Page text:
Today, the instructions are inserted and received through information systems. Also the maintenance of accounts is managed through information systems. The process of having instructions ultimately result in changes in the accounts, is called clearing and settlement or often just one of those – and the reality is that there can go over quite some time between the time that an instruction is given/received and that it is ultimately reflected in the accounts. In fact, when the system is made up of several layers, that time is just multiplied as the central credit provider in every layer might need some time to process an instruction and have it reflected in the accounts of the two account holders involved. Such delay can be annoying as it means that it can take some time before a receiving party can use the credit himself. For that reason, there are sometimes regulations that limit the timeframe within which a payment instruction must be processed and reflected in the accounts of the two involved parties – and sometimes even the parties of a further layer.

Next follow some of these systems.

Target 2 is the system that is managed by the Eurosystem (central banks of the euro countries). It is an account management system and instruction processing system (thus basically an integrated settlement system) of about 20 central banks. Thus, if a commercial bank has an account with the central bank of France, then the account is basically a digital instance in the Target 2 system. Almost 1800 credit institutions in Europe have an account that is provided by a euro-participating central bank and that is digitally managed in the Target 2 computer system. The monetary amount of instructions last year (2016) that were sent to the system, amounted to €446 trillion.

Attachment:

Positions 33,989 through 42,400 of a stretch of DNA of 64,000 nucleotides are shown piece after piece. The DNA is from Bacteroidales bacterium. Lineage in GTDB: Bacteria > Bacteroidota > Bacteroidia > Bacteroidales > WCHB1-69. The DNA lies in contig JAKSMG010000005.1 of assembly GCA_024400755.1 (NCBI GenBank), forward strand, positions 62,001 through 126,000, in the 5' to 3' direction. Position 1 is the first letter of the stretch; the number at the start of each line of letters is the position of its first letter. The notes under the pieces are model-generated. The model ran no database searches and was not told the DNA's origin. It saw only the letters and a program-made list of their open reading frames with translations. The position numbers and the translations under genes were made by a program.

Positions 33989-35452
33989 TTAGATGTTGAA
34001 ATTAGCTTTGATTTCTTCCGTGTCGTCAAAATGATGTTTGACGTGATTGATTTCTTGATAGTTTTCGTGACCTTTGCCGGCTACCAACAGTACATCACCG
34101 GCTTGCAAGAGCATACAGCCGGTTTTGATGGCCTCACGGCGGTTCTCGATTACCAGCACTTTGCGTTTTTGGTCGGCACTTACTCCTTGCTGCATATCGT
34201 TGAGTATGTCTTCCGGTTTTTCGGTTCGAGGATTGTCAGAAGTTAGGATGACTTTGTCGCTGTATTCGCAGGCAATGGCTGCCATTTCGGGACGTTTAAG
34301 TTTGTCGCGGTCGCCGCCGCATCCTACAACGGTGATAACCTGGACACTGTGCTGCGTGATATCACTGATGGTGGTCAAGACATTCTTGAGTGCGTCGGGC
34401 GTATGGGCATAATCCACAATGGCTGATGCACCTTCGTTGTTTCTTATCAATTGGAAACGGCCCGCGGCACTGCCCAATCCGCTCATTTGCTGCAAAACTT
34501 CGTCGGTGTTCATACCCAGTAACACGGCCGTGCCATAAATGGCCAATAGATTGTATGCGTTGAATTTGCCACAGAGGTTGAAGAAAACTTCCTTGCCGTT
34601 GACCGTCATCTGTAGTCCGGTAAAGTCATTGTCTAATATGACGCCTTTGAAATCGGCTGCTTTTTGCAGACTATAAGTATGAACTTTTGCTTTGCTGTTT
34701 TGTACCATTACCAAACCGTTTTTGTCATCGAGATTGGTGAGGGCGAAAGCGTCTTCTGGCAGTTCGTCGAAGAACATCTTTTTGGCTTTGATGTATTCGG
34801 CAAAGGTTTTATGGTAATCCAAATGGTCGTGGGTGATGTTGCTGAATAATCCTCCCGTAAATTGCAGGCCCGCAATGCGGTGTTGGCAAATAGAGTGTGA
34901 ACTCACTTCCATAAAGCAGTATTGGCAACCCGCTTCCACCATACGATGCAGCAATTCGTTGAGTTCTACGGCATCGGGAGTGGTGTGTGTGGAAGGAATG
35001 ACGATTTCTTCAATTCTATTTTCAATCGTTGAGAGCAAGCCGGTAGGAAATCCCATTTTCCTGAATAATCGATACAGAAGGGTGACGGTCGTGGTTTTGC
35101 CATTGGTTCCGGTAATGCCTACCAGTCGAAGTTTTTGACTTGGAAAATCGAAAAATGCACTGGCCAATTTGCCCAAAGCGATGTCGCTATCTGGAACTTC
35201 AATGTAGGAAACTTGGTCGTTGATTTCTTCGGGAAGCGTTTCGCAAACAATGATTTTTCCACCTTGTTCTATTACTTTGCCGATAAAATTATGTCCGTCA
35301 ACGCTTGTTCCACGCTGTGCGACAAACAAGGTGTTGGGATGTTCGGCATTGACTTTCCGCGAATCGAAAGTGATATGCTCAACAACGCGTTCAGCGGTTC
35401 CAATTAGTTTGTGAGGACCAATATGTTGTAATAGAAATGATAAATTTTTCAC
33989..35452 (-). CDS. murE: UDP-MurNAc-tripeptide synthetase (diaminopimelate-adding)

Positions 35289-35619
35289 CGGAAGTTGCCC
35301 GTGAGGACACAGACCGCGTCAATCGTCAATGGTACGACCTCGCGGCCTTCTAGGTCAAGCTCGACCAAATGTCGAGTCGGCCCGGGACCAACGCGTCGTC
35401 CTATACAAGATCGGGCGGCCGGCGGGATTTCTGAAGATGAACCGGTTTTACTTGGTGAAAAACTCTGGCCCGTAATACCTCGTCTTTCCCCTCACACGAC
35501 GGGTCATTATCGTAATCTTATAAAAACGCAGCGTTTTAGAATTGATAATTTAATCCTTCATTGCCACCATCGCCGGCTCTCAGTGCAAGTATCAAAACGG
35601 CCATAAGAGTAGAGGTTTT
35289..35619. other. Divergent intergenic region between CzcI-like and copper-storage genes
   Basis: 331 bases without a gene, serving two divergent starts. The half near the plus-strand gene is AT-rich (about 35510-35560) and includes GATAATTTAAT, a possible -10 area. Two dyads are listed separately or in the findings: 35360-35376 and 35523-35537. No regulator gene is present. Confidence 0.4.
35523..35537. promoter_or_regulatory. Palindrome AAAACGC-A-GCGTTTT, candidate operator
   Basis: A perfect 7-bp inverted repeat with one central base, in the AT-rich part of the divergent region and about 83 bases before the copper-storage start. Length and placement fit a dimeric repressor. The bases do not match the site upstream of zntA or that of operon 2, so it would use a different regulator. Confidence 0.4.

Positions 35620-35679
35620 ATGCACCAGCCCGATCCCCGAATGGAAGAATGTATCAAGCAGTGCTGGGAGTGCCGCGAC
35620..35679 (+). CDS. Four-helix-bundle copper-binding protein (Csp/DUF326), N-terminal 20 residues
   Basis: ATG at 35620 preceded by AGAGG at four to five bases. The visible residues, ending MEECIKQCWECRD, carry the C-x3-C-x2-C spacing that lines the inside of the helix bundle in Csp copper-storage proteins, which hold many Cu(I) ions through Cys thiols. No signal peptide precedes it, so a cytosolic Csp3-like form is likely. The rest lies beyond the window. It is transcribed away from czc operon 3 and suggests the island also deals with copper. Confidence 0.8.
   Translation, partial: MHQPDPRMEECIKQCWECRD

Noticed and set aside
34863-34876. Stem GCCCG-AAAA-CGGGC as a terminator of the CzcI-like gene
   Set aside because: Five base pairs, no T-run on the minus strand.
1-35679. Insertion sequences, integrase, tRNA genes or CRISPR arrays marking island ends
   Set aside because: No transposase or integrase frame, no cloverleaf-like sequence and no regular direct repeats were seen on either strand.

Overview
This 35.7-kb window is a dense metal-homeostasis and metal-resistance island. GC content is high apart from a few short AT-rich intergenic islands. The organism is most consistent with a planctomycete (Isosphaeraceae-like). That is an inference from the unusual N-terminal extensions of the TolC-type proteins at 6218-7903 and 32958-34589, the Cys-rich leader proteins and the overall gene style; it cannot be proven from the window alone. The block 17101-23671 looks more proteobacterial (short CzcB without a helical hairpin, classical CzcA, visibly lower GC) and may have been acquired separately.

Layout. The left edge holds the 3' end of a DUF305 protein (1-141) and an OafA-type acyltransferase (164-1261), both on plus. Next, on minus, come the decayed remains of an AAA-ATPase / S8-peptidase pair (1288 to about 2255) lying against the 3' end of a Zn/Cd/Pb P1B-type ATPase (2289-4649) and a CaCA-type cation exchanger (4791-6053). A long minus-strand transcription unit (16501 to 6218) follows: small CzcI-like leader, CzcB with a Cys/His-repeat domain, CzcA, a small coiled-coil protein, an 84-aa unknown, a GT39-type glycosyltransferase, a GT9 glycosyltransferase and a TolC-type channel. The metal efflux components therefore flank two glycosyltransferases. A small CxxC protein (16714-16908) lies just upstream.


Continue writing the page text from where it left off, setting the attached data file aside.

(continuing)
Another example is Bankgirot in Sweden for Swedish Kroner, an average of over four million payments for a total value of approximately SEK 53 billion are cleared through the Bankgirot payment system each bank day. Such systems are not necessarily account management systems, but sometimes just instruction processing systems. Other examples are EURO1 (Europe), Fedwire (US), CHIPS (US), SIC (Switserland), EIS (China), CHATS (Hong Kong), ETG (Hong Kong), Gaitame (Japan), EFT (China), LCH (China), IBG & FAST (Singapore), BAHTNET (Thailand), CHAPS (UK), TBF (France), Bi-REL (Italy), ECH (Thailand), Zengin (Japan), Bacs & Faster Payments (Japan), FPS (UK), New Payments Platform (Australia).

The only privately owned and operated EU-wide payment system is the EURO 1 system of the Euro Banking Association (EBA). EURO 1 processes interbank payments as well as commercial payments.

Connecting to such an IT system does not happen via the internet. In most cases, connecting to those systems happens through the SWIFT network, and the format of the instruction messages if laid down in standards. One of these standards or ISO20022.

Standardizing the messaging format is a very powerful thing. For instance, in Europe a messaging format standard is SEPA – and applying this format straight from the instructing client’s bank up until the recipient’s bank allows straight through processing through the different systems that it travels (with the Target2 system centrally).


How to deal with the settlement delay?